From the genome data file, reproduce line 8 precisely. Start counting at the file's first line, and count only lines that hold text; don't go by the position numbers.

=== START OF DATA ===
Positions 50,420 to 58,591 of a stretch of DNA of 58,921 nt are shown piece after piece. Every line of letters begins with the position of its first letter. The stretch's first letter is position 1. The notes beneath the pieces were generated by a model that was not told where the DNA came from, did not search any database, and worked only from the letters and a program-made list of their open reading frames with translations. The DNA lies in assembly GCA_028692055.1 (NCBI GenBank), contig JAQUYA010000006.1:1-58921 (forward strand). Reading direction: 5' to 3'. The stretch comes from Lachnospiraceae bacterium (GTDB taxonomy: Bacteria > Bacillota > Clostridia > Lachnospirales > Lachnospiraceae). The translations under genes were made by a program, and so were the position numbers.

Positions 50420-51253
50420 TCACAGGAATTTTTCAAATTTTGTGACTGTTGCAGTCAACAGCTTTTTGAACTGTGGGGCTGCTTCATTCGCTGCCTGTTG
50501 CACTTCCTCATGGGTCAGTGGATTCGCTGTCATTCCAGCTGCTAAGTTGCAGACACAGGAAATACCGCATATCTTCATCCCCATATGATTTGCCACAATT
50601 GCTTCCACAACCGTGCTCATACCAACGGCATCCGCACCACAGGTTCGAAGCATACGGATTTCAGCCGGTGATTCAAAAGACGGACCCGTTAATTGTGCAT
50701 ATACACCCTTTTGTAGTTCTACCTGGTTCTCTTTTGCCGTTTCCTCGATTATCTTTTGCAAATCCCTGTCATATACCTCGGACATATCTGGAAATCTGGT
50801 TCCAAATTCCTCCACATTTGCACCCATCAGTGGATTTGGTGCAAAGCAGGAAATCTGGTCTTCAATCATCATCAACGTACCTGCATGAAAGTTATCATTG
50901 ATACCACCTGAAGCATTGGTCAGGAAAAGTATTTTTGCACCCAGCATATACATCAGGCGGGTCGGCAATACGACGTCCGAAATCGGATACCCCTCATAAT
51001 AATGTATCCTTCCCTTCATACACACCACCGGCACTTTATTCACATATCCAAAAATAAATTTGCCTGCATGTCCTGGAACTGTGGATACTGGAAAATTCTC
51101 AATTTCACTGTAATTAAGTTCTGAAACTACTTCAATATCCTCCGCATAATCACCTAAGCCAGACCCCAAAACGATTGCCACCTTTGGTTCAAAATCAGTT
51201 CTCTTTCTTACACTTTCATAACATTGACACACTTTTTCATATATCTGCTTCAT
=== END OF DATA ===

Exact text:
50901 ATACCACCTGAAGCATTGGTCAGGAAAAGTATTTTTGCACCCAGCATATACATCAGGCGGGTCGGCAATACGACGTCCGAAATCGGATACCCCTCATAAT